Protection in the Controlled Environment

Where chemical splash protection is needed, garment system components are available with fabric weaves and multilayer designs that form particulate barriers and offer some built-in chemical splash resistance. Non-woven fabric laminated with an impermeable coating also is an option. Items include typical cleanroom wear such as lab coats, coveralls, aprons, pants, hoods, bouffant caps, sleeve protectors, boot covers and gloves. If the risk assessment indicates more than light splash protection is needed due to potentially difficult-to-control chemical flow or vapor eruption, reusable options include durable, coated, plastic material with minimal, liquid-tight or taped seams and Velcro fasteners.

Commonly used fabrics for molten splash protection include either synthetic-based weaves or blends of wool and other fibers.

The level of protection afforded by a garment is indicated via testing for resistance to, or permeation by, various chemicals according to standards (F903 or F739) established by ASTM International (American Society for Testing and Materials). Keep in mind, however, that these standards do not necessarily address every safety concern of an individual situation or every possible failure point of a particular garment system.

Reusables or Disposables: Today's Choices

Consumable (disposable) cleanroom wear is worn once, then disposed of in a landfill or via incineration. Disposal can be costly, and pre-use internal costs such as shipping and distribution to designated sites add to the expense. The life of a reusable cleanroom garment, on the other hand, will often be about 5 years. For companies using cleanroom wear on a daily basis, a survey by a cleanroom garment processing firm showed that changing from disposables to reusable garment systems could reduce costs by nearly 30 percent.

Of course, each situation is different and reusables may not be the best option. For example, in a research and development setting, cleanroom wear may be used just once a month or less and disposable wear could be more cost-effective.

Cleanroom garment processing companies that provide and maintain reusable garments can provide information about garment system options and their costs for the sake of comparison and evaluation of future needs.

Maintaining Reusable Cleanroom Garments

Whether reusable garment processing takes place at a garment rental and processing facility, or at a manufacturer's on premise laundry, the process requires advanced technology and must begin with inspection to ensure that any garments in need of repair are tracked to receive needed repairs prior to processing. Garments also must be sorted for specific processing based on requirements of the controlled environment in which they are worn, and according to any contamination that has occurred. If chemical contamination has occurred, chemical degradation of the fabric is possible and may necessitate disposal of the garment.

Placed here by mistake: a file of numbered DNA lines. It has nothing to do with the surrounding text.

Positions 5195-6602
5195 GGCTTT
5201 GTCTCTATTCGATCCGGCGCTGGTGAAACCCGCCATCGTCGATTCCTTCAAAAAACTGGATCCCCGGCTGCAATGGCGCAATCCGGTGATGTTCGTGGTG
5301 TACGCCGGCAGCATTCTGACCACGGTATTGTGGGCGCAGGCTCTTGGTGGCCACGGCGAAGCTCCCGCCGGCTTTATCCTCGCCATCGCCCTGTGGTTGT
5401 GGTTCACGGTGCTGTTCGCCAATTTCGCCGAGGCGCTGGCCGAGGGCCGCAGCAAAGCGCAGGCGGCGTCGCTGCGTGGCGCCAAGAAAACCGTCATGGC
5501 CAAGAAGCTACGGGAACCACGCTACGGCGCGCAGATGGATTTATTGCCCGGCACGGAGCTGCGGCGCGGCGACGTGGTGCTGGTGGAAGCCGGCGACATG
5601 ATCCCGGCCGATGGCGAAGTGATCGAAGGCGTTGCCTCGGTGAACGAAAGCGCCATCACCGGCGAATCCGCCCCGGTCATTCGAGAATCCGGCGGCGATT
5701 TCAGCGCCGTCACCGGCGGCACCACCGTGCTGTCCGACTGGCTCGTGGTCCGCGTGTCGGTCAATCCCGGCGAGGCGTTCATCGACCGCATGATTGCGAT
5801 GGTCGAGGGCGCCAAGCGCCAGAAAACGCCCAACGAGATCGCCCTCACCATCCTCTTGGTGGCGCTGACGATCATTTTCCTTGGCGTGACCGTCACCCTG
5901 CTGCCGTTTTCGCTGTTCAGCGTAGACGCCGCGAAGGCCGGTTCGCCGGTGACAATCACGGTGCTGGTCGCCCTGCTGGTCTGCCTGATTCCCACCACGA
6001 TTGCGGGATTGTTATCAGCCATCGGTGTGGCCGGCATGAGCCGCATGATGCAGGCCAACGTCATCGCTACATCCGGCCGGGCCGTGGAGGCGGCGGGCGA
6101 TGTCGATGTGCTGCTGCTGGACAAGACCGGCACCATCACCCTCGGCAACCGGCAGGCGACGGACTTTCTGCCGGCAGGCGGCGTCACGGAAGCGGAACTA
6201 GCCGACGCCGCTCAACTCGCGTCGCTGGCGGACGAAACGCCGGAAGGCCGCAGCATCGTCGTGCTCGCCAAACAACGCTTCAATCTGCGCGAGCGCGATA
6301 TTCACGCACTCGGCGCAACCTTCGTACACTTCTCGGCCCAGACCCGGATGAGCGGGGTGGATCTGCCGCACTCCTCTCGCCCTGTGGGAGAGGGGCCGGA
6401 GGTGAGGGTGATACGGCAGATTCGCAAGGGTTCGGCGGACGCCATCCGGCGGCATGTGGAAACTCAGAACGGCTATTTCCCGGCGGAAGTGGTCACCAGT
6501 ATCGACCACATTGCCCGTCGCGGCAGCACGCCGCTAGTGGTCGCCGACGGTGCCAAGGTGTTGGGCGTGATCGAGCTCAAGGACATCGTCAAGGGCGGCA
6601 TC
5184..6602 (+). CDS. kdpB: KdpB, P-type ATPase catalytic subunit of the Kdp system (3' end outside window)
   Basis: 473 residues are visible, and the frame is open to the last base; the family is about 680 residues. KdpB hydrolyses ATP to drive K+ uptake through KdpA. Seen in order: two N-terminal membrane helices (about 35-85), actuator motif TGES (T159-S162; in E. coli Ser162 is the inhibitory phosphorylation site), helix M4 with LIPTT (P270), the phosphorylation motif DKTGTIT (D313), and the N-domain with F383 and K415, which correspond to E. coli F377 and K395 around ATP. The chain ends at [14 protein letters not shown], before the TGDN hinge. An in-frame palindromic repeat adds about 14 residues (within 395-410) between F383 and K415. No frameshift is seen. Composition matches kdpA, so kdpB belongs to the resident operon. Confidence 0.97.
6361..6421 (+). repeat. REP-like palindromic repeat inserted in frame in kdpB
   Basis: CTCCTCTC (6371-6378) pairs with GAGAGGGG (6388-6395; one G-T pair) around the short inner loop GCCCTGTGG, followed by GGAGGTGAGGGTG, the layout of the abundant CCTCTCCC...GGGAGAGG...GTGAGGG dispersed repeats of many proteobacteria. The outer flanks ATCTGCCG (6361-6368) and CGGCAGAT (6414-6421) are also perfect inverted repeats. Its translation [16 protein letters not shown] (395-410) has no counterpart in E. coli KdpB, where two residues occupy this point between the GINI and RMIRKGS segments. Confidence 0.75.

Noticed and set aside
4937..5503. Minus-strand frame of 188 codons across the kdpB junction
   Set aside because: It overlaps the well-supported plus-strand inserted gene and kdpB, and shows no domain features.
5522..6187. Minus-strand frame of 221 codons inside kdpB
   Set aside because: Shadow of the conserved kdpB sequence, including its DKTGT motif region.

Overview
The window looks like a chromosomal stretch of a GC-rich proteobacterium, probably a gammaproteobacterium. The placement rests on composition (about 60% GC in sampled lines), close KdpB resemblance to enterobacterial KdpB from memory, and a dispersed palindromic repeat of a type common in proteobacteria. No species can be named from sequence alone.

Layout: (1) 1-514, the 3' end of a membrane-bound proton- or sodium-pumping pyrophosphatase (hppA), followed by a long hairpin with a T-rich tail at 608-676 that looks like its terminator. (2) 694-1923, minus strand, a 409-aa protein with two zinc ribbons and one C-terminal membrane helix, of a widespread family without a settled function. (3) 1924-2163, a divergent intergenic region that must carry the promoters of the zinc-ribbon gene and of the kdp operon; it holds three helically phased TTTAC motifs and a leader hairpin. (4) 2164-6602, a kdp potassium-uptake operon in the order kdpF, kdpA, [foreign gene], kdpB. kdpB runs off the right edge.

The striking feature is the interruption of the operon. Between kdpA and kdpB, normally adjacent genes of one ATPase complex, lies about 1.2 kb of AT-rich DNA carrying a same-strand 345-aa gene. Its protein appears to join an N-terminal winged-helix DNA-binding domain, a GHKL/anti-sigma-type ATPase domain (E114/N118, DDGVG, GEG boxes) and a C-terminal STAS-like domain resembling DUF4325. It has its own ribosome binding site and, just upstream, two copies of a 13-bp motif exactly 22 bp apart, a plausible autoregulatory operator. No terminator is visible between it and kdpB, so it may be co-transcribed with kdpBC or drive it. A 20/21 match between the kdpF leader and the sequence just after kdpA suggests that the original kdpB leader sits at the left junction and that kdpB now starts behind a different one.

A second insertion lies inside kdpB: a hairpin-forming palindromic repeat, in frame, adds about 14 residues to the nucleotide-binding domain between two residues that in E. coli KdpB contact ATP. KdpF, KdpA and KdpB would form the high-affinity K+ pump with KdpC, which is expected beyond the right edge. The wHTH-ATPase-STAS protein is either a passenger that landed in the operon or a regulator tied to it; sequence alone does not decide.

Laundering in a pass-through washer system permits soiled linens to enter through one side and come out the other after cleaning, with lower air pressure on the soiled side ensuring that microorganisms do not flow through and contaminate clean garments. Water used in the cleanroom garment wash process must be treated using methods such as ultrafiltration, reverse osmosis or radiation to kill bacteria. Drying, folding and packaging and quality assurance testing also must take place within the controlled cleanroom garment processing environment.

Every site operated by a cleanroom garment processor should be ISO-certified. Other requirements include garment traceability and contingency planning for exposure of the facility to unexpected contaminants. Check with your provider to ensure these conditions are met.

In situations involving cleanroom wear contaminated by potentially toxic substances such as cleaning chemicals, fertilizers, pesticides, herbicides or pathogens, cleanroom garment processors use proven wastewater management practices to avoid washing pollutants into water systems. Thus, these companies help reduce the environmental impact of washing contaminated items.


David Hobson is president of the Uniform & Textile Service Association (http://www.utsa.com), an international trade organization that represents these companies and works to convey information about new uniform textile options. He can be reached at [email protected].